Tuesday, March 24, 2020

Greater catastrophising in individuals who report a psychiatric diagnosis or use of psychiatric medication

Pike, Alexandra C., Jade Serfaty, and Oliver J. Robinson. 2020. “The Development and Psychometric Properties of a Self-report Catastrophising Questionnaire.” PsyArXiv. March 24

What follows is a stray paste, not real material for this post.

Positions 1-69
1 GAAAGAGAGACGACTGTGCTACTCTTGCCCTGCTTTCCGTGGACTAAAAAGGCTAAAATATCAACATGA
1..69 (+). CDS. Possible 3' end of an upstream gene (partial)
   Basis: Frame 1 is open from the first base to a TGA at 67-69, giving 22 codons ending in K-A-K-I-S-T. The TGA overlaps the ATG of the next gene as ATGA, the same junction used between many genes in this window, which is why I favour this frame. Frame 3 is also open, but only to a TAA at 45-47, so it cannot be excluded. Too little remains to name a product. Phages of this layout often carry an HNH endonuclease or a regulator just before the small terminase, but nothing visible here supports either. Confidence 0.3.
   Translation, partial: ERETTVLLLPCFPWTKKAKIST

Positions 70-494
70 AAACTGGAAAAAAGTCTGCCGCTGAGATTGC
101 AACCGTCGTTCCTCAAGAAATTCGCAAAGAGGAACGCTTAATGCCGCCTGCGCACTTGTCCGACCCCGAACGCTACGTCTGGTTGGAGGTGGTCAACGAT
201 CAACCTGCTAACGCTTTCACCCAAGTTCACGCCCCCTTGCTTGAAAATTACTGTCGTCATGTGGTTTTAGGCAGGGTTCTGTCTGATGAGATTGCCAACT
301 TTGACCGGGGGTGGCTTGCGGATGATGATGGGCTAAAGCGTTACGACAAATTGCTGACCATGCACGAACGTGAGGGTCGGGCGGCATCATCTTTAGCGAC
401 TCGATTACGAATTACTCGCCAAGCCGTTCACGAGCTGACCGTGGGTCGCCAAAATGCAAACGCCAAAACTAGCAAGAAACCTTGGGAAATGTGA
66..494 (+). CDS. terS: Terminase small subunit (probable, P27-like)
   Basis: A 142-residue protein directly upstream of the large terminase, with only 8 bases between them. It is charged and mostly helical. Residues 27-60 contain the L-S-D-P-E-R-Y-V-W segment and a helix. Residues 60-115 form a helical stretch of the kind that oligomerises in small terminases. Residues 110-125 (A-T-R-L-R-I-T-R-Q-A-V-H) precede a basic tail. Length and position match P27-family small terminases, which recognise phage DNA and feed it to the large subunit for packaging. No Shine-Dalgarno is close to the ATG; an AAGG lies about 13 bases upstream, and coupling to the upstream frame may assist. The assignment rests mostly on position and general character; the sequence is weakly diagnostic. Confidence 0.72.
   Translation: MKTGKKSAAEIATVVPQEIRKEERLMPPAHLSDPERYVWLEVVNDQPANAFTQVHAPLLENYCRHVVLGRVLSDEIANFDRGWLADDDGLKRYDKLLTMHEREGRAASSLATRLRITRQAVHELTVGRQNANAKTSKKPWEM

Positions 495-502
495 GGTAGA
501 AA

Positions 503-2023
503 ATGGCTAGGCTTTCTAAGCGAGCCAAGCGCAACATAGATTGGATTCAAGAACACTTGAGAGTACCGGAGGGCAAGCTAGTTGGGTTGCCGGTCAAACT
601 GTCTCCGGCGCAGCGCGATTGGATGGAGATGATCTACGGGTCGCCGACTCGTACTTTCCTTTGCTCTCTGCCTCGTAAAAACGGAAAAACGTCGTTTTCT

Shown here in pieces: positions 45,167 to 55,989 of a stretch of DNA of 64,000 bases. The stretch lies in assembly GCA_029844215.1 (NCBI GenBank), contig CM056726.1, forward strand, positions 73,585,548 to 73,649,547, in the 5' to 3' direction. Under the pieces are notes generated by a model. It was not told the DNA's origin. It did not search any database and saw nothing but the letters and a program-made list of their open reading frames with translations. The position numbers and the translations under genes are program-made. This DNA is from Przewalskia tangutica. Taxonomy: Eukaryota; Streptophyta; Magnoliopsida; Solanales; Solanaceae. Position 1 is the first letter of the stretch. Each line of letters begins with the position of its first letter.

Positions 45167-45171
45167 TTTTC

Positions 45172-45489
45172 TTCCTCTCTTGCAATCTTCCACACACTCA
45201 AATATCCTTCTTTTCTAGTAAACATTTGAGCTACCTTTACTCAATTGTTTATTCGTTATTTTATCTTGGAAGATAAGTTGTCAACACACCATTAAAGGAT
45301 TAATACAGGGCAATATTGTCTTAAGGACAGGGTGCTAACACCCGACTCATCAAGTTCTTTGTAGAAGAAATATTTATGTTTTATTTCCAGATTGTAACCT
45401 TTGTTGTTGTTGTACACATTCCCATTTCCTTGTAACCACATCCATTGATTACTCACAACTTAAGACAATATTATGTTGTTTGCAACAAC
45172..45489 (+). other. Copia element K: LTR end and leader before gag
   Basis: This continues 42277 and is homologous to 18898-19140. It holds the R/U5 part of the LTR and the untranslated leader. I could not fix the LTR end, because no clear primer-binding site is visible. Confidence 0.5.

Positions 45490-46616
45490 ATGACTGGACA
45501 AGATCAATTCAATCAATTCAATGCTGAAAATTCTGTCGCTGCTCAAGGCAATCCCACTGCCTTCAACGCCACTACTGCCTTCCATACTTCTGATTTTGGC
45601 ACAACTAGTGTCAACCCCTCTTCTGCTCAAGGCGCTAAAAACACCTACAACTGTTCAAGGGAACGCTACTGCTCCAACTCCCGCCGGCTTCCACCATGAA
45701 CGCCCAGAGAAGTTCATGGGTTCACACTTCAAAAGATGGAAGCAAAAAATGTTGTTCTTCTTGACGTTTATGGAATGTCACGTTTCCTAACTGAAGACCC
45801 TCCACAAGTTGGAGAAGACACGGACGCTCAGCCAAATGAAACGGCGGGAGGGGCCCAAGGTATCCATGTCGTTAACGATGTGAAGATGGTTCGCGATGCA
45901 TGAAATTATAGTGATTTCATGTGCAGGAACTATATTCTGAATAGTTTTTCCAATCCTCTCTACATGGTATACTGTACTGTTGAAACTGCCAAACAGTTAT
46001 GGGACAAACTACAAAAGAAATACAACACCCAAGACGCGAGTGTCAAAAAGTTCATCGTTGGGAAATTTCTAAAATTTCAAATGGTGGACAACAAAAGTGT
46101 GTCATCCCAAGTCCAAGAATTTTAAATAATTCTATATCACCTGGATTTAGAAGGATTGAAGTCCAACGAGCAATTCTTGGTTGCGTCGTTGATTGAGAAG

Abstract: Catastrophising can be defined as imagining or predicting the worst possible outcome. It has been shown to be related to psychiatric symptoms such as depression and anxiety, yet there are no self-report questionnaires specifically measuring it outside the context of pain research. Here, we therefore develop the Catastrophising Questionnaire, a comprehensive self-report measure of general catastrophising. Across four experiments (total n=734), using a combination of exploratory then confirmatory factor analysis, we conclude 1) that our questionnaire is best fit by a single factor structure; and that 2) catastrophising is independent from other self-reported psychiatric symptoms. Moreover, we demonstrate 3) greater catastrophising in individuals who report a psychiatric diagnosis (t139.12=8.54, p<.001) or use of psychiatric medication (t67.44=7.53, p<.001). Finally, we demonstrate that 4) our Catastrophising Questionnaire has good test-retest reliability (ICC(A,1)=0.77, p<.001). Critically, we can now, for the first time, measure aspects of this debilitating psychiatric symptom.

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